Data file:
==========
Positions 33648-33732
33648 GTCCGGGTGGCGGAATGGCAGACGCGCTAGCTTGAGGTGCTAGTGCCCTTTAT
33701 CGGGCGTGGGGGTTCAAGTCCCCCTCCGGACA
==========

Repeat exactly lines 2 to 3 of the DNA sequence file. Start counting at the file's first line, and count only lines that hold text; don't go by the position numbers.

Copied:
33648 GTCCGGGTGGCGGAATGGCAGACGCGCTAGCTTGAGGTGCTAGTGCCCTTTAT
33701 CGGGCGTGGGGGTTCAAGTCCCCCTCCGGACA